Friday, September 11, 2009

On Exploring our Neighborhood

Walking around Edinburgh 

Waverly Station in City Centre


My new flat mate, fellow Rotary Scholar Robin, arrived a week before me and did the research to find our place. Robin is from Leveland, Texas, and is friendly, creative and pursuing a Master’s degree in Producing from the Screen Academy Scotland, affiliated to Napier. I knew we would get along when we both came home with bottles of wine before buying any groceries whatsoever.


She found us a flat off of a street called Leith Walk. It’s spacious and sunny, has a great kitchen for cooking, and comes furnished with everything down to a “hoover” and new garlic press. It also has an adorable fake fireplace that glows.


Our neighborhood is residential, a 10 minute walk west to City Centre at Princes Street. 15 minutes to Edinburgh Castle. 20 minutes to ECA campus. Heading east, its 45 minutes to Leith itself, looking on the Firth of Forth (yes, to Fife). After three years of Los Angeles car culture, I am loving Edinburgh’s accessibility. 


Recently we made our first venture to a neighborhood pub. We bought a pint and walked out to the patio, finding seats next to a group of jovial Scottish men. One guy got up immediately, motioned for us to squish our chairs closer to one another, and put a green felt blanket around our shoulders. Chivalry is alive! 


Over the next few hours and pints, we laughed a lot and learned some things. The guys were out in traditional Scottish celebration to “wet the baby’s back” - ie, celebrate the birth of one guy’s baby daughter. I learned that Ewan McGreggor is NOT ENGLISH (oops) and that under no circumstances should one confuse a Scot for a Englishman. We learned that blanket guy was actually an Irish war hero, and had received his country's equivalent of the Congressional Medal of Honor. Incidentally, he was IMPOSSIBLE to understand. The only thing I caught the whole evening was the following expression: “A man is a man, a woman is a woman, a flower is a flower, a pair of boots is a pair of boots”. Meaning remains indecipherable.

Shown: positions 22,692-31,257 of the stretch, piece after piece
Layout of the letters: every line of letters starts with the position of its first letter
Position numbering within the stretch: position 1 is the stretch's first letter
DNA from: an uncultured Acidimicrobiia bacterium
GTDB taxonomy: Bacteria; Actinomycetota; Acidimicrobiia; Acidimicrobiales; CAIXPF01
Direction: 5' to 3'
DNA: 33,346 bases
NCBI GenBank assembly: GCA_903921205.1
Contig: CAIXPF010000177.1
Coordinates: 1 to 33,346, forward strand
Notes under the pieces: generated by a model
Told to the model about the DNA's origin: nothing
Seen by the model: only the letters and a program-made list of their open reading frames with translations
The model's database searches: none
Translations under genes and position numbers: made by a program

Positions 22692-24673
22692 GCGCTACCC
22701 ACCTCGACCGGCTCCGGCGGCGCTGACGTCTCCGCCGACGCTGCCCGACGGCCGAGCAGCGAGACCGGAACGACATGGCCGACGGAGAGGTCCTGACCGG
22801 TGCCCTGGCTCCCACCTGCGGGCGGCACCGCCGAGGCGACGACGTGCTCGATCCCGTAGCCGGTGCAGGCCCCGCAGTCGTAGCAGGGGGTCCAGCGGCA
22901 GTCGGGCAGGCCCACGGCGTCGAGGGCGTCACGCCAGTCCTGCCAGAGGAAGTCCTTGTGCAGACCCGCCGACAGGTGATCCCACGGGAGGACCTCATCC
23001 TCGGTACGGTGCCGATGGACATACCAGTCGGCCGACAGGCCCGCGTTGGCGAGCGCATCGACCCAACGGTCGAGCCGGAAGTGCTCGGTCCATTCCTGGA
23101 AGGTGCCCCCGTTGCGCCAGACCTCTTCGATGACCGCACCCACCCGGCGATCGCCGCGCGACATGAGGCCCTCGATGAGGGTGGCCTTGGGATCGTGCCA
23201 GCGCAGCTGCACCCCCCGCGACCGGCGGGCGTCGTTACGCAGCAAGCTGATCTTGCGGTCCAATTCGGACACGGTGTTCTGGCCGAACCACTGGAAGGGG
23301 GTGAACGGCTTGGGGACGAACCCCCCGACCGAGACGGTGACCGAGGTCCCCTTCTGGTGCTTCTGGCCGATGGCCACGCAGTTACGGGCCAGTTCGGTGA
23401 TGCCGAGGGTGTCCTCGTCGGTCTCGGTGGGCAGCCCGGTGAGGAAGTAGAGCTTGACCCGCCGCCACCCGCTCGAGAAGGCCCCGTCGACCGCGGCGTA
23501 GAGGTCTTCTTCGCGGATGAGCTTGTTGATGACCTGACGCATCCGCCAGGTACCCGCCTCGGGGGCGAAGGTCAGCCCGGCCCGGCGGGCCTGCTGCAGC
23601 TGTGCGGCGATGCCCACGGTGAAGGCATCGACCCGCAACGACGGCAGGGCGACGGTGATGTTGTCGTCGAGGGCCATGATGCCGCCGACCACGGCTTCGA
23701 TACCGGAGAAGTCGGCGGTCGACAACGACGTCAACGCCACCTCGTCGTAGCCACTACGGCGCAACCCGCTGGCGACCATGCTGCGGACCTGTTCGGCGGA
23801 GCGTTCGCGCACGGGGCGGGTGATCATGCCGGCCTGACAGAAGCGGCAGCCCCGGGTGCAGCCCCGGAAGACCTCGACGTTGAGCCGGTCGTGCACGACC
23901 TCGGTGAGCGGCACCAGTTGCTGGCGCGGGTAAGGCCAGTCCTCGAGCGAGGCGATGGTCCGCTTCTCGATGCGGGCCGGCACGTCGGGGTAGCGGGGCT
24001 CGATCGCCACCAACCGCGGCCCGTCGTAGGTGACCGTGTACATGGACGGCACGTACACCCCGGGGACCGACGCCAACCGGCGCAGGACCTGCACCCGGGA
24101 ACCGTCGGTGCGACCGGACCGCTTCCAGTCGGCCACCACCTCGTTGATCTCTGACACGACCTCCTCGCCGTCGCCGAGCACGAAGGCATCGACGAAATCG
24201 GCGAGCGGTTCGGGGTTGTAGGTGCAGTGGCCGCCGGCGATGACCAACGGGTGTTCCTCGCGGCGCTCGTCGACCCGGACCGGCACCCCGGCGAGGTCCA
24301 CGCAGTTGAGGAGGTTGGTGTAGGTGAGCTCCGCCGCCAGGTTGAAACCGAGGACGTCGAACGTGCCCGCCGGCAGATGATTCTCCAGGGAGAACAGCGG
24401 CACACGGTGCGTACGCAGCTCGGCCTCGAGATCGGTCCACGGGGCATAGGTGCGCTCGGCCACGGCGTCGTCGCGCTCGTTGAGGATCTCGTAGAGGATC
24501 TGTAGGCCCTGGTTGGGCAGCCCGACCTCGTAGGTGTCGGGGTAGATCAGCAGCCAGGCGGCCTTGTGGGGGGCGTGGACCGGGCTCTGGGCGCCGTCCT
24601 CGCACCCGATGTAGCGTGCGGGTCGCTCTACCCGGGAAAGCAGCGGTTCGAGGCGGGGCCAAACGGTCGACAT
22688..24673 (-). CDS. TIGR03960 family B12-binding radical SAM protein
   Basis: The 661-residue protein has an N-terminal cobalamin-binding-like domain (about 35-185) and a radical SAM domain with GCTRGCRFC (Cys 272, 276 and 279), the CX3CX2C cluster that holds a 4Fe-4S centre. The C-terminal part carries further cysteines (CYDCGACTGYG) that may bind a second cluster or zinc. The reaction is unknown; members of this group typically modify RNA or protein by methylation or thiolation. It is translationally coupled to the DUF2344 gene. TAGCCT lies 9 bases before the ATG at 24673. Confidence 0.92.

Politics might be inappropriate party conversation, but our party conversation turned political by the first round. The only reason it stopped is because we were all getting a wee bit depressed. This particular group of Scots, all decorated military veterans of the 1st Gulf War, were vehemently opposed to the war in Iraq, and had negative things to say about their own leaders. They were especially perturbed that neither Blair nor Brown has been present to receive the coffin of a military deceased at Britain’s equivalent of Arlington. On the brighter side, all of us sitting round the table shared high hopes for the next eight years : ) 

No comments:

Post a Comment

There was an error in this gadget